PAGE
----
The Governor of the Central Bank of Nigeria, Godwin Emefiele, had stakes in at least three companies in offshore tax havens, and, by his own admission, illegally remained connected to at least one of them until July 2017, while also holding on to his top CBN job, an investigation by PREMIUM TIMES and the International Consortium of Investigative Journalists (ICIJ) has shown.
Mr. Emefiele partly owned Vitesse Asset Management SA, incorporated in Switzerland in 2007; Oviation Asset Management Limited, a Bermuda company established in 2009; and Oviation Limited, an Isle of Man company incorporated in 2012, a review of data obtained by German newspaper, Suddeutsche Zeitung, and ICIJ from two offshore secrecy providers (Appleby and Asiaciti Trust) and 19 secrecy jurisdictions showed.
The leaked 1.4 terabyte data, now infamously dubbed Paradise Papers, contains 13.4 million records and is no doubt one of the biggest leaks in history.
For 12 months, more than 380 journalists from 96 media organizations in 67 countries pored over the gigantic data, which cover a period of nearly 70 years, from 1950 to 2016. PREMIUM TIMES is the only Nigerian media organization involved in the investigation.
More than 120 politicians and country leaders, in nearly 50 countries, as well as hundreds of business people across the world, were identified in the record as users of offshore entities.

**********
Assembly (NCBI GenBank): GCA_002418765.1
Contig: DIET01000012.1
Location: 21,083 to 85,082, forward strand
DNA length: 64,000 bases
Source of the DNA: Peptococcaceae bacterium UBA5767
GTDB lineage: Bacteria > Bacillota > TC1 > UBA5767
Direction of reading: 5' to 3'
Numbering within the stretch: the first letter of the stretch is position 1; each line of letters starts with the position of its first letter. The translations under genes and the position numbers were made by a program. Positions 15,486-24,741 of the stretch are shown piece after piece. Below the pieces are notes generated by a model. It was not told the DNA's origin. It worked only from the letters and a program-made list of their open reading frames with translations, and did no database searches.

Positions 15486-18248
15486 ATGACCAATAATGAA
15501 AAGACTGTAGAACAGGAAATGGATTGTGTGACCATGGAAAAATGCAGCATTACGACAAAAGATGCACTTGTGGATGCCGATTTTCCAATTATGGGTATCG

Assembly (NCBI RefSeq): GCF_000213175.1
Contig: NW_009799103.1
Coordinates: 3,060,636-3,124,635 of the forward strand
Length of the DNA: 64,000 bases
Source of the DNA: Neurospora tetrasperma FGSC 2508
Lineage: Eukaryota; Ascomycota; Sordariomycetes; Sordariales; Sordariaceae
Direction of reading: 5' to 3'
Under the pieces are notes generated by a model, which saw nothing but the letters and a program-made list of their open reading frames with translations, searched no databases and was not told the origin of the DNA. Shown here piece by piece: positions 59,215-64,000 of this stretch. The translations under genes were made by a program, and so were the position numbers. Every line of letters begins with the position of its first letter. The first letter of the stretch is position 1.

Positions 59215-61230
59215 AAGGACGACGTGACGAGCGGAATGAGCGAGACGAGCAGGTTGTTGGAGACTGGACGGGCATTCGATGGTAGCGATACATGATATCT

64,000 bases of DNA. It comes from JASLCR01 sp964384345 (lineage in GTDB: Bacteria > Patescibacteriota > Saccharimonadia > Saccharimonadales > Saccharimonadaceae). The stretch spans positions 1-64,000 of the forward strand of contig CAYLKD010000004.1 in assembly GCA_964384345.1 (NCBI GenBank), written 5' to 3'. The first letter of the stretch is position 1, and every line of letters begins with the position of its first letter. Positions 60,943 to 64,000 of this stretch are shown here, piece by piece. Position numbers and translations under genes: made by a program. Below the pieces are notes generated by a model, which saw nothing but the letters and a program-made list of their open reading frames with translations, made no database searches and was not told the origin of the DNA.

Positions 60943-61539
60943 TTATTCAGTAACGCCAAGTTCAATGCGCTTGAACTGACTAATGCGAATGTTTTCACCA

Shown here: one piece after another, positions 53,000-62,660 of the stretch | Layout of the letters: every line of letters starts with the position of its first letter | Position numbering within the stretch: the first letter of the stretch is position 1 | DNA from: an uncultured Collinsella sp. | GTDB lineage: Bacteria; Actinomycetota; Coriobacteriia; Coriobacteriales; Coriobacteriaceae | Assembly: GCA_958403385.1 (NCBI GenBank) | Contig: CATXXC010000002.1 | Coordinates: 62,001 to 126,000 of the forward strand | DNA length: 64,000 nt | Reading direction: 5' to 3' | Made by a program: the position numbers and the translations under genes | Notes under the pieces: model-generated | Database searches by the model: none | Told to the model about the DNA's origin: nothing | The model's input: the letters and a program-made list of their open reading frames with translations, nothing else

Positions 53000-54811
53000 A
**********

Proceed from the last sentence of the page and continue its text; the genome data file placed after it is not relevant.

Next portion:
The data shows that the CBN governor jointly owned the identified shell companies with Zenith Bank Chairman, Jim Ovia, who was his (Mr. Emefiele’s) boss at Zenith and with whom he appears to maintain close business ties.
Mr. Emefiele worked as deputy to Mr. Ovia when the later served as managing director at Zenith. He was promoted managing director of that bank on August 1, 2010 when Mr. Ovia moved up as chairman. Mr. Emefiele became CBN governor on June 3, 2014.
Documents show that the CBN governor and Mr. Ovia each held 50,000 bearer shares in Vitesse Asset Management, which in turn owns 100 percent of the shares in Oviation Limited.
Mr. Emefiele held 49 percent of the shares in Oviation Asset Management Limited while his ally, Mr. Ovia, owned the majority 51 percent stake.
Records indicate the shell companies were simply formed to trade in luxury jets and move funds around in manners that suggested tax avoidance schemes.
The shelf companies have no offices of fixed address, staff, computers or even telephone lines in the countries they are based. They were seen either shuffling assets among themselves or loaning millions of dollars to each other in a cyclical manner.
Although the use of shell companies is not illegal and there are individuals and firms who incorporate them for purely legitimate purposes; yet, many who operate them do so to avoid or evade tax, hide Ponzi schemes, launder funds, run predatory lending scams, and myriad illicit finance.
For instance, in early 2013, Mr. Emefiele’s Oviation Limited opened a bank account with UBS in London. Shortly afterward, that account was used to receive the proceeds of the sale of an $11.5million Challenger 300 private jet which had previously been owned by another company belonging to the two bankers – Oviation Asset Management Limited.